Two dogs rambled with me on my morning walk today. Happy to be free, they romped alongside, sniffing every blessed thing—including large cats and small poles.
The biggest, a young black lab, took one step for every four springy ones of his smaller companion—a curly-haired, oatmeal-colored reincarnated rubber ball, I think. The pair explored a wide perimeter around me, but kept dashing back, heads up, eyes bright.
Here’s the thing: the Preacher and I have no dogs. I had no idea who owned those two wanderers.
During the Depression years, tramps wandering the countryside left subtle indicators at farm gates to let the next bloke know whether they could expect kind treatment there. If the signs indicated otherwise, the men moved on without stopping.
Dogs and cats do the same thing, I swear. Strange ones keep finding us.
One miserable wet evening, I noticed a pug zig-zagging down our street, sides heaving. Its darling pushed-in face had a woeful “please help me, I’m lost” look.
I opened the door and whistled. To my surprise, the dog rushed into the house, wheezing badly. After a drink and a cuddle, she calmed down, and made it clear: “I’m staying, people.” Curling up on the floor beside the Preacher’s chair, she fell soundly asleep.
One strategic phone call gave us both name and number of the dog’s owners. No one answered. “They’ll be out looking for her,” said the Preacher, in his wisest “been there, done that” voice. (He has too. Our late pup, Mindy, took regular constitutionals. Every old girl’s privilege, I say.)
We left a message. The owners picked her up about six hours later, explaining that they’d been out of town for the day. The dog had escaped her dog-sitters and found our invisible sign: Suckers for dogs live here.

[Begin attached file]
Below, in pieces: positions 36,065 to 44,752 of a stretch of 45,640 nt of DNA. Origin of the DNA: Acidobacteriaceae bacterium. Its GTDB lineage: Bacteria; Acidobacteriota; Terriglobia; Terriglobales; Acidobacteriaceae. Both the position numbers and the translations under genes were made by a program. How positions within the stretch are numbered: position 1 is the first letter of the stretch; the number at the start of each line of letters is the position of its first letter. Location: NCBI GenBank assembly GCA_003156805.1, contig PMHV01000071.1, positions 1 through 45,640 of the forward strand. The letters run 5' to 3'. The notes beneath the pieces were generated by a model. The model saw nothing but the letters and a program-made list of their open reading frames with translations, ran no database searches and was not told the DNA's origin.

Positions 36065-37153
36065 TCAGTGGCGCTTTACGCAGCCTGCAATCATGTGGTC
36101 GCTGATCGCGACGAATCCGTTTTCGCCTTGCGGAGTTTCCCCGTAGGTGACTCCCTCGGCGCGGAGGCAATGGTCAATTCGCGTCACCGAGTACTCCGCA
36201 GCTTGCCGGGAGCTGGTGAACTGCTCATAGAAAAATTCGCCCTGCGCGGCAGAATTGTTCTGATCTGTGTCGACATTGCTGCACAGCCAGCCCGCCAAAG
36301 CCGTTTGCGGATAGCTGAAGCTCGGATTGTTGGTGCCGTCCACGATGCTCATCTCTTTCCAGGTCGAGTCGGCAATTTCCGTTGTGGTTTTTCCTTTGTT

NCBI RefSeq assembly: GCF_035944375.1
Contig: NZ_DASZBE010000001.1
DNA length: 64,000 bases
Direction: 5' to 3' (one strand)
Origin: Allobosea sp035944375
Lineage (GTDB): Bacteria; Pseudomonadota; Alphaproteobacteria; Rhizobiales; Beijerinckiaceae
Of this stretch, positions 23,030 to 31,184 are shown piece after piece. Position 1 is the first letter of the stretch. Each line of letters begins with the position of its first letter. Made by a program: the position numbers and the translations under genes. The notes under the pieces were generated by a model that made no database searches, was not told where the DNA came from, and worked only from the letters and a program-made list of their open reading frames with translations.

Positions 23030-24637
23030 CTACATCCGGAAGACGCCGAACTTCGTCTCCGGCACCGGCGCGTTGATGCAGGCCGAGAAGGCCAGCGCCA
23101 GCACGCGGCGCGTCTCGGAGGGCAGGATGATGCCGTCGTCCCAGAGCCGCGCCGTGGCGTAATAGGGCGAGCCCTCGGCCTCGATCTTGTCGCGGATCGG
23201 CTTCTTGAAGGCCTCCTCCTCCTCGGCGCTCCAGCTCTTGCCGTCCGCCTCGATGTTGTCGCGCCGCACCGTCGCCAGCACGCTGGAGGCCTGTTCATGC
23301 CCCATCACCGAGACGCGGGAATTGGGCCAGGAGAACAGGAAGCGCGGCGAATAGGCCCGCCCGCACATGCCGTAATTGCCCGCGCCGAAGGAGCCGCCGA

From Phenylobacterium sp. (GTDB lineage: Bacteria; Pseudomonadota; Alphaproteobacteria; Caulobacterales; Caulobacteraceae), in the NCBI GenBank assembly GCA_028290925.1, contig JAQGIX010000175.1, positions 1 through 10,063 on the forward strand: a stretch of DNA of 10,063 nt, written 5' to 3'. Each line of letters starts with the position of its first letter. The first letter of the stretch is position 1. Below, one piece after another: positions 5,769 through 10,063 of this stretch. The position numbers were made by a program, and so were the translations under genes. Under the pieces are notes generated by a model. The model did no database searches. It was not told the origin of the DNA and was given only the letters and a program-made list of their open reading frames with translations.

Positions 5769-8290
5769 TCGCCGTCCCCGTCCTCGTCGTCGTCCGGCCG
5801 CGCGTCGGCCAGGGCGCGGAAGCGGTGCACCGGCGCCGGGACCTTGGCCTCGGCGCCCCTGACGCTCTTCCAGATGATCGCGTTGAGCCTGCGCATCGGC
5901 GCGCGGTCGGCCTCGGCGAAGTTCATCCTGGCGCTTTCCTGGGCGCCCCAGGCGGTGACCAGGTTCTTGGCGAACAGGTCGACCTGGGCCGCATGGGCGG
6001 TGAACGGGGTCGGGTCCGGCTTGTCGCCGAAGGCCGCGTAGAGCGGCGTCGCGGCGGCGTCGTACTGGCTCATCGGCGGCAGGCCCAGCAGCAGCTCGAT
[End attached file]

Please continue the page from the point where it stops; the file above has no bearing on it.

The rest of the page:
I didn’t let my two bedraggled companions in the house this morning. Nevertheless, after our walk, they curled up on the front porch, as if glad to have found a spot to rest where they knew they were welcome. After a nap, they dashed down the stairs and off again. I hope they found their way home.
We enjoy our canine visitors so much that we’ve even volunteered to keep a few while their owners take vacation. One barrel-chested, camel-haired pup with a pushed-in chocolate nose (and a bad case of asthma) stayed with us for four days not long ago. Yes, the same wee wanderer—visiting with her owners’ blessing this time.
Among all the big opportunities God gives his kids, the things we think really make a difference in the world, he places odd smaller missions—welcoming strangers with or without fur, is one.
What sign is at your gate?
Some animals walk with us, but some run. Click here to see what happened when one man allowed the welcome sign to stay up for one small black kitten: http://www.youtube.com/watch?feature=player_embedded&v=zz8hlLcjIbQ